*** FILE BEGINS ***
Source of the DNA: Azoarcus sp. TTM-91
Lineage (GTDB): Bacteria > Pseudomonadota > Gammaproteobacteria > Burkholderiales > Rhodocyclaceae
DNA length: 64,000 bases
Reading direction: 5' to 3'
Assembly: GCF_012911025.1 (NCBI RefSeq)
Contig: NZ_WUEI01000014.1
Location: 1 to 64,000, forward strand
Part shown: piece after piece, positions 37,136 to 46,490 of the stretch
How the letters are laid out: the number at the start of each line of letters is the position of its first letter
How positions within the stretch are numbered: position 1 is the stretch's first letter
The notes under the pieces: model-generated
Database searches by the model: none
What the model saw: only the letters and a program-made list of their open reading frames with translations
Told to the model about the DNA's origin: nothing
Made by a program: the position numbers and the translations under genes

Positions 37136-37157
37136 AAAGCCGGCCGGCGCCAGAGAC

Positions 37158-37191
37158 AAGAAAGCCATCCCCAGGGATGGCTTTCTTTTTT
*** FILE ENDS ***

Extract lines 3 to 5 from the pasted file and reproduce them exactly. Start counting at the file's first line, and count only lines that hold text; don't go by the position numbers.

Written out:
DNA length: 64,000 bases
Reading direction: 5' to 3'
Assembly: GCF_012911025.1 (NCBI RefSeq)